Linux Directory Structure for Dummies | Simple Explanation

Linux directories always looks weird for windows or other OS users. It dosen't have the alphabetical drives like windows to understand at first sight.
But linux has default set of semantic directories . If you understand the real meaning of these directories, Linux OS becomes simple and comfort to use bash commands which is more significant is Linux operating system.


Root - Every single file and directory starts from root directory.


All user binaries are located in bin directory, Binaries for most of the commands sits /bin directory eg: bash, du, df, cp, grep, history


System binaries are located in sbin, eg – ifconfig, fdisk, reboot, iptables


Contains devices files, All hardware files are located here eg: cdrom, usb


This directory contains all the configuration files for user applications and system.


Consists of user directories under user name similar to windows user document directory.


System Libraries


Optional add-on Applications


Boot Loader Files


Variable Files


Mount Directory


Removable Media Devices


Service Data


User Programs or tools

  • /boot/vmlinuz : The Linux Kernel file.
  • /dev/hda : Device file for the first IDE HDD (Hard Disk Drive)
  • /dev/hdc : Device file for the IDE Cdrom, commonly
  • /dev/null : A pseudo device, that don’t exist. Sometime garbage output is redirected to /dev/null, so that it gets lost, forever.
  • /etc/bashrc : Contains system defaults and aliases used by bash shell.
  • /etc/crontab : A shell script to run specified commands on a predefined time Interval.
  • /etc/exports : Information of the file system available on network.
  • /etc/fstab : Information of Disk Drive and their mount point.
  • /etc/group : Information of Security Group.
  • /etc/grub.conf : grub bootloader configuration file.
  • /etc/init.d : Service startup Script.
  • /etc/lilo.conf : lilo bootloader configuration file.
  • /etc/hosts : Information of Ip addresses and corresponding host names.
  • /etc/hosts.allow : List of hosts allowed to access services on the local machine.
  • /etc/host.deny : List of hosts denied to access services on the local machine.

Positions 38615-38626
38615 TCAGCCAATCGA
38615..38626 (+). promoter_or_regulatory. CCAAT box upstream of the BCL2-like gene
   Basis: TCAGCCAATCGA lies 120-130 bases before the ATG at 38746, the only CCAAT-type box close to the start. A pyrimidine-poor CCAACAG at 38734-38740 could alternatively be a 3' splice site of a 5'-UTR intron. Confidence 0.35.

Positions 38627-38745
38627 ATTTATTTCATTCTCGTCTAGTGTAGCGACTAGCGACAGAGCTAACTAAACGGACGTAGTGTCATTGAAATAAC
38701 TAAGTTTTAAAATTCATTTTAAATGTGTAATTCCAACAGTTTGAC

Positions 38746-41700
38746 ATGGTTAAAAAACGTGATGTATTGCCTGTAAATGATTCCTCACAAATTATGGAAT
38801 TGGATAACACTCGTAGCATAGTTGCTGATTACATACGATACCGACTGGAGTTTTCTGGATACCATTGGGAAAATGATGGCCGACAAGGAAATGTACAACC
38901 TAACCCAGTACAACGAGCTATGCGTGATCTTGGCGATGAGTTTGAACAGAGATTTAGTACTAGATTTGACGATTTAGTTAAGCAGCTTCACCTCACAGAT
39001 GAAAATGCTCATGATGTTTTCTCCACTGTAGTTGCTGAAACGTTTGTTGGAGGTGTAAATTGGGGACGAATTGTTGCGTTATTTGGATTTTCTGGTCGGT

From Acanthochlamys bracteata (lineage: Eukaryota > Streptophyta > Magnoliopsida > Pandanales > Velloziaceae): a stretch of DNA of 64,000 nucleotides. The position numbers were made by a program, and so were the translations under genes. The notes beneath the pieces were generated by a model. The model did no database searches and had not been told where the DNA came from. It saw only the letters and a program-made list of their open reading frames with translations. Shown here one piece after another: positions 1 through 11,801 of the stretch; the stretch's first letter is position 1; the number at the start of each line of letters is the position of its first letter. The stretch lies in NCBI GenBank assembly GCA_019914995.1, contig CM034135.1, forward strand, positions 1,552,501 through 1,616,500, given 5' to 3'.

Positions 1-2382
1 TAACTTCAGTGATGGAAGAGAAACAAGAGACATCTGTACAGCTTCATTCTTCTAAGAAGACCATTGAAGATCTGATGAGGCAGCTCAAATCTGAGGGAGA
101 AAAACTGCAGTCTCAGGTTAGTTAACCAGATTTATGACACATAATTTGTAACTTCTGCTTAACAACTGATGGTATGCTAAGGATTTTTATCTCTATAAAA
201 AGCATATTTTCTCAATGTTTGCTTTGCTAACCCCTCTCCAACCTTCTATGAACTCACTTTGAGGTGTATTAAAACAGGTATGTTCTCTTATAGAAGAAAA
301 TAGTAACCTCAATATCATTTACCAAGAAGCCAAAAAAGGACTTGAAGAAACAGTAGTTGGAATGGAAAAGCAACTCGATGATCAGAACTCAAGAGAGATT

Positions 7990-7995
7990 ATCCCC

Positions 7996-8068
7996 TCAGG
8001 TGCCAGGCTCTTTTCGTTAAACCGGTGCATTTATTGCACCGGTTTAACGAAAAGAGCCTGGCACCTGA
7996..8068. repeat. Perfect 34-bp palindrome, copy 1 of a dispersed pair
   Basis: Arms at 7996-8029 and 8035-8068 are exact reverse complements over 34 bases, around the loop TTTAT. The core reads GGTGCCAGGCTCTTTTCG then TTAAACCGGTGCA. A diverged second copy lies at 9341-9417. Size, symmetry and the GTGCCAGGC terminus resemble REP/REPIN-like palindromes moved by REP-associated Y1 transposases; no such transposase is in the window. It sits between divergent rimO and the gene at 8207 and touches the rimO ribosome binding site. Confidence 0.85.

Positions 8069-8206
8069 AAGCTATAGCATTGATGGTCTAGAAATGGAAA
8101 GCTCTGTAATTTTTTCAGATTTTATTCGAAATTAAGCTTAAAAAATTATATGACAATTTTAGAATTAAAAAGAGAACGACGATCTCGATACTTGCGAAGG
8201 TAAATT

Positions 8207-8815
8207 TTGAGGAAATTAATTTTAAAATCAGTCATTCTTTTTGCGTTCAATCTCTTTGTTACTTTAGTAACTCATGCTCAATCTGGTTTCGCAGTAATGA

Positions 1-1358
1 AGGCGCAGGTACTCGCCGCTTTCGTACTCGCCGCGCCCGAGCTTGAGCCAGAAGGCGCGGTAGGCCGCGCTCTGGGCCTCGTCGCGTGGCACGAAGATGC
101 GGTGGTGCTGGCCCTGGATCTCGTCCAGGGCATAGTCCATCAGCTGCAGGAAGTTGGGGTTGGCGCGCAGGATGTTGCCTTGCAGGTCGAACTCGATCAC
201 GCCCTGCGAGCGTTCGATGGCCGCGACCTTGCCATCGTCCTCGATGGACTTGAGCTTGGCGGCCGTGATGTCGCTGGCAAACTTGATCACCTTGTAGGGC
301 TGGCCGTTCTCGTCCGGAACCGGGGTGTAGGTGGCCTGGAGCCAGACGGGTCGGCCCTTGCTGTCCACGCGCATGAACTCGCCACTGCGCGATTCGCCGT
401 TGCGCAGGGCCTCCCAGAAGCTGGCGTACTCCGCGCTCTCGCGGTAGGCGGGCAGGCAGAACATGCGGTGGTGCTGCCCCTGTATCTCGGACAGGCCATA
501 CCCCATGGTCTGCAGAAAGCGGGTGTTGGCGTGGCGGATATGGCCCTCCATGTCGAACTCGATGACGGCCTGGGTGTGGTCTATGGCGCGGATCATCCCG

• /etc/inittab : INIT process and their interaction at various run level.
  • /etc/issue : Allows to edit the pre-login message.
  • /etc/modules.conf : Configuration files for system modules.
  • /etc/motd : motd stands for Message Of The Day, The Message users gets upon login.
  • /etc/mtab : Currently mounted blocks information.
  • /etc/passwd : Contains password of system users in a shadow file, a security implementation.
  • /etc/printcap : Printer Information
  • /etc/profile : Bash shell defaults
  • /etc/profile.d : Application script, executed after login.
  • /etc/rc.d : Information about run level specific script.
  • /etc/rc.d/init.d : Run Level Initialisation Script.
  • /etc/resolv.conf : Domain Name Servers (DNS) being used by System.
  • /etc/securetty : Terminal List, where root login is possible.
  • /etc/skel : Script that populates new user home directory.
  • /etc/termcap : An ASCII file that defines the behaviour of Terminal, console and printers.
  • /etc/X11 : Configuration files of X-window System.
  • /usr/bin : Normal user executable commands.
  • /usr/bin/X11 : Binaries of X windows System.
  • /usr/include : Contains include files used by ‘c‘ program.
  • /usr/share : Shared directories of man files, info files, etc.
  • /usr/lib : Library files which are required during program compilation.
  • /usr/sbin : Commands for Super User, for System Administration.
  • /proc/cpuinfo : CPU Information
  • /proc/filesystems : File-system Information being used currently.
  • /proc/interrupts : Information about the current interrupts being utilised currently.
  • /proc/ioports : Contains all the Input/Output addresses used by devices on the server.
  • /proc/meminfo : Memory Usages Information.
  • /proc/modules : Currently using kernel module.
  • /proc/mount : Mounted File-system Information.
  • /proc/stat : Detailed Statistics of the current System.
  • /proc/swaps : Swap File Information.
  • /version : Linux Version Information.
  • /var/log/lastlog : log of last boot process.
  • /var/log/messages : log of messages produced by syslog daemon at boot.
  • /var/log/wtmp : list login time and duration of each user on the system currently.

*Drop a comment if you have any questions


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